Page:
Muthén, B. & Asparouhov, T. (2012). Bayesian SEM: A more flexible representation of substantive theory. Psychological Methods, 17, 313-335.
If you do so, some of your key results might change.
anonymous Z posted on Tuesday, February 24, 2015 - 1:56 pm
Hi Dr. Muthen,
I just started to use Bayes estimation, and I have two questions.
1. The output showed
"THE MODEL ESTIMATION TERMINATED NORMALLY
USE THE FBITERATIONS OPTION TO INCREASE THE NUMBER OF ITERATIONS BY A FACTOR OF AT LEAST TWO TO CHECK CONVERGENCE AND THAT THE PSR VALUE DOES NOT INCREASE."
Is this a warning/error message?
2. model fit: I got a model fit as below.I assume it is good since p=0.515. But I don't understand the confidence interval info. Is it good or bad?
95% Confidence Interval for the Difference Between the Observed and the Replicated Chi-Square Values
I've got a question concerning the interpretation of the output on PPP values in Monte Carlo Simulations using Bayesian estimation. The information given on the PPP value is a table with expected and observed proportions, however no percentiles. I understand that the PPP does not follow a known distribution, hence no percentiles? I was wondering how to interpret the expected proportions then. Is it correct if I assume that the expected proportions listed for the PPP are just the possible values of the PPP (and the observed column then gives me the cumulative frequency of values observed in the respective range) ?
Unfortunately the info in the user guide doesn't exactly answer my question. On page 412 it says that "The column labeled Proportions Expected (column 1) should be understood in conjunction with the column labeled Percentiles Expected (column 3)." But there is no column with Percentiles in case of PPP values.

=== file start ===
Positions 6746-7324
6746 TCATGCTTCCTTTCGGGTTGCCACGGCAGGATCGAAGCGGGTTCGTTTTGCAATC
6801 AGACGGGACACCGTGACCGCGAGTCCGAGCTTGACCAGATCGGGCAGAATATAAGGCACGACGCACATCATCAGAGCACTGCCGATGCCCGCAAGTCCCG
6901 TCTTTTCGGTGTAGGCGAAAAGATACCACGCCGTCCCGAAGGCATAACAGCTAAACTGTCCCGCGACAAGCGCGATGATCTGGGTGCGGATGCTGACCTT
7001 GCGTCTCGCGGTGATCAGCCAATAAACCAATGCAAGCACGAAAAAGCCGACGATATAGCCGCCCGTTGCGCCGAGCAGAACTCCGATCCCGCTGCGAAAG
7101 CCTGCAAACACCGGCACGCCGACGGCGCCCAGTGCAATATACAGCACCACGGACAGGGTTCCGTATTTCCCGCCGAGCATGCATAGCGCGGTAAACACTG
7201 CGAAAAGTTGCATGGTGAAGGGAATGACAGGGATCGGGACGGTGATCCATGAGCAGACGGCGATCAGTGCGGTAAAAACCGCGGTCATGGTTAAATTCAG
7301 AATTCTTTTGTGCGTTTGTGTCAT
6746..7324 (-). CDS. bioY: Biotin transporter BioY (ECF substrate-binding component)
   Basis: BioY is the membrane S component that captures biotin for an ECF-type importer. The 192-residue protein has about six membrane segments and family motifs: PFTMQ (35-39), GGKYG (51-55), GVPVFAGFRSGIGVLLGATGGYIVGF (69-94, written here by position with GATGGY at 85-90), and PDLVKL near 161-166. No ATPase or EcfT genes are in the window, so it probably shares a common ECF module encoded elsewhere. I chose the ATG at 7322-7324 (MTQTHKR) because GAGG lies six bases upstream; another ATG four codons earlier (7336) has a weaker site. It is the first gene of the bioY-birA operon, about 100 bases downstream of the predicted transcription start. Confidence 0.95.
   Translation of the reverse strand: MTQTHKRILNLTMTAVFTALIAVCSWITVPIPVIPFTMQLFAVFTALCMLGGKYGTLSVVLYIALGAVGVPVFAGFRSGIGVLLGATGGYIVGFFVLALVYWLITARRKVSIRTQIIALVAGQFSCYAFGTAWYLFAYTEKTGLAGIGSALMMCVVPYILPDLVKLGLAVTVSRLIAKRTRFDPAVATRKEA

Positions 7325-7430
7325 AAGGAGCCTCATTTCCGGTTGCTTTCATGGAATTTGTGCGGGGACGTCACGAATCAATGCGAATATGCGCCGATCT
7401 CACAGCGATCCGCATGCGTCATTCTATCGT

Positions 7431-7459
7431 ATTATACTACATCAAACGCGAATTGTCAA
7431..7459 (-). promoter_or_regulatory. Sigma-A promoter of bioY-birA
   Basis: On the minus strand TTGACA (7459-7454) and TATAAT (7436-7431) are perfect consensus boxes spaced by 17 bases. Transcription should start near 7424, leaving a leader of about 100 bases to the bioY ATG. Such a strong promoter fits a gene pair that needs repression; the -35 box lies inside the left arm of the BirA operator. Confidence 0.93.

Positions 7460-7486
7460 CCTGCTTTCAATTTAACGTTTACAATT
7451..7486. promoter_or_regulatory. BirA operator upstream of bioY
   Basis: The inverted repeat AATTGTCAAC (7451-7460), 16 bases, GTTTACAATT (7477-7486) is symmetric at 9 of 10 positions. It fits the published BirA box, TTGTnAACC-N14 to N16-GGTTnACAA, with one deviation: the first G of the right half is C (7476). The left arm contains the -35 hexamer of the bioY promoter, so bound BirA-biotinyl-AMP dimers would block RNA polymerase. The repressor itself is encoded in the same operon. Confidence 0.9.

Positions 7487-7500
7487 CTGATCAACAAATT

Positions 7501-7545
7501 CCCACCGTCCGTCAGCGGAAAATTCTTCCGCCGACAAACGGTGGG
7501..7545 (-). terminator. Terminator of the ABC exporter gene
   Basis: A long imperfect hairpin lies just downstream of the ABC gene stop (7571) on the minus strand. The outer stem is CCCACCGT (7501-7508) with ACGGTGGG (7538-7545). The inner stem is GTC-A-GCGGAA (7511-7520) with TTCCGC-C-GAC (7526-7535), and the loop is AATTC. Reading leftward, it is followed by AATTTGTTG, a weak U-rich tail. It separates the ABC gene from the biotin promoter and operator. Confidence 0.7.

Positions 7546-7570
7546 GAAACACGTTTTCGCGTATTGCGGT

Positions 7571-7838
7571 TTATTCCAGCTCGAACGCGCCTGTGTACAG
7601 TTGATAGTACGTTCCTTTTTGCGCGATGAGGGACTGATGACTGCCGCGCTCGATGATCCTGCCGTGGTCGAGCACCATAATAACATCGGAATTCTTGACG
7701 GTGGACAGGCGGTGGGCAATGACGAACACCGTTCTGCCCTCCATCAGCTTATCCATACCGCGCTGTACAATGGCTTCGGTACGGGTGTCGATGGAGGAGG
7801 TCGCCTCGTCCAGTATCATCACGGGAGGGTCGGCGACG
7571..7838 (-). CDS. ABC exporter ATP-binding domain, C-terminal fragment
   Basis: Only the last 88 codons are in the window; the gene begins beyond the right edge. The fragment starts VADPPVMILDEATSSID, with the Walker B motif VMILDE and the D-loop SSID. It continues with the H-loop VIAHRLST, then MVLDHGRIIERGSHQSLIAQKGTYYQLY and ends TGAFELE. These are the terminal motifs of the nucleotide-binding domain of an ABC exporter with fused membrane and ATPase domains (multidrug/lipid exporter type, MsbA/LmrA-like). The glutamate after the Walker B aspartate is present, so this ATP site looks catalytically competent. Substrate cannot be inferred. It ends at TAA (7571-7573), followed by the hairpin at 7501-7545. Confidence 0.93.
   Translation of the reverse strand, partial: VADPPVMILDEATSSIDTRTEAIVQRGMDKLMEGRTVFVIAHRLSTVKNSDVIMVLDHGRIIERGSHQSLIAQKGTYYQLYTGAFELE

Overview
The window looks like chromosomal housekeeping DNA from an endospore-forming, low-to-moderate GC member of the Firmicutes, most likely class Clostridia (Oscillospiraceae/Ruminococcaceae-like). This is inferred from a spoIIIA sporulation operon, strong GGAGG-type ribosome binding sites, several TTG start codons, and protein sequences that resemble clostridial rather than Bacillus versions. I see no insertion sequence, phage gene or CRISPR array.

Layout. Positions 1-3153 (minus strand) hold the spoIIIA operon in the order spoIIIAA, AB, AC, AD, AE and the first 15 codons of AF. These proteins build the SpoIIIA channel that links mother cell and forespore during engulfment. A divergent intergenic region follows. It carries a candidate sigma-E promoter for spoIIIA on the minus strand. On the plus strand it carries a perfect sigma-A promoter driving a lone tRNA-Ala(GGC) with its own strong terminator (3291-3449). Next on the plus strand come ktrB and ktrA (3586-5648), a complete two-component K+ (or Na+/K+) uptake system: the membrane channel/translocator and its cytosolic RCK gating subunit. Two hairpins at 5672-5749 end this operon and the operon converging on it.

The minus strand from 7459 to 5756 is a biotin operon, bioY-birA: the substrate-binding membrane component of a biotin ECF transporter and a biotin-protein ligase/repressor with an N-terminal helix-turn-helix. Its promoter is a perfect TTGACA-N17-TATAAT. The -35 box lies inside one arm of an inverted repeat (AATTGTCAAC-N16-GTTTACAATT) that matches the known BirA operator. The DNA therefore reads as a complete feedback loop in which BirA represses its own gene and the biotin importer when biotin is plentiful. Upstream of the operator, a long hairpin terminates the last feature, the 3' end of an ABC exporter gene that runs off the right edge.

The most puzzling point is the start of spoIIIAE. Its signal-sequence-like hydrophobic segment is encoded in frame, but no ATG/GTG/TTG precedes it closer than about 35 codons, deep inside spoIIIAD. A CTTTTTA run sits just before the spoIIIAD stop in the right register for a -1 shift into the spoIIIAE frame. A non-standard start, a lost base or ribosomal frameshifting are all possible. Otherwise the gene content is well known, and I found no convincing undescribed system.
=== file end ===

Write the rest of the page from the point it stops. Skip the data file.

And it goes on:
I have a 3 factor bayes cfa that is producing a PPP of .7 95% C.I = -87, 32 My interpretation is that a PPP of .7 would indicate good fit and would be equivalent to a PPP of .3 (if say the C.I was reversed to -32, 87) Would you agree?
Sorry Tihomir I just want to follow that up with another question because I think my confidence limit reversal example was a bad way to frame it...
I have run models that have had a PPP of .5 where the confidence limits centre around zero. When I have had PPP's of approx. .1 the upper limits (e.g. 90) have usually been further from zero than the lower limit (e.g. -10) and when I have had PPP's of approx. .9 the lower limit has been much further from zero (e.g. -120) than the upper limit (e.g. 20)...
So, if a PPP of >.05 indicates good fit and .5 excellent fit would it be correct to think that when the PPP increases past .5 fit starts to worsen (as reflected in the confidence limits)? If so does this mean a PPP >.05 and <.95 indicate good fit?
I would disagree. PPP should be interpreted similarly to how P-value is interpreted. If the SEM test of model fit P-value is >0.95 it is an unusually good fit and most likely a more restricted model will also fit well but I would not call this a poor fit.
Note this is very specific to this PPP value that Mplus computes for SEM models using this particular discrepancy function which is the regular SEM chi-square.
Almost all other PPP values used in the statistical literature that are based on different discrepancy function obey the logic that you describe - but not this one.
Also consider this: asymptotically - with large samples and normal data the PPP value is almost identical to the p-value.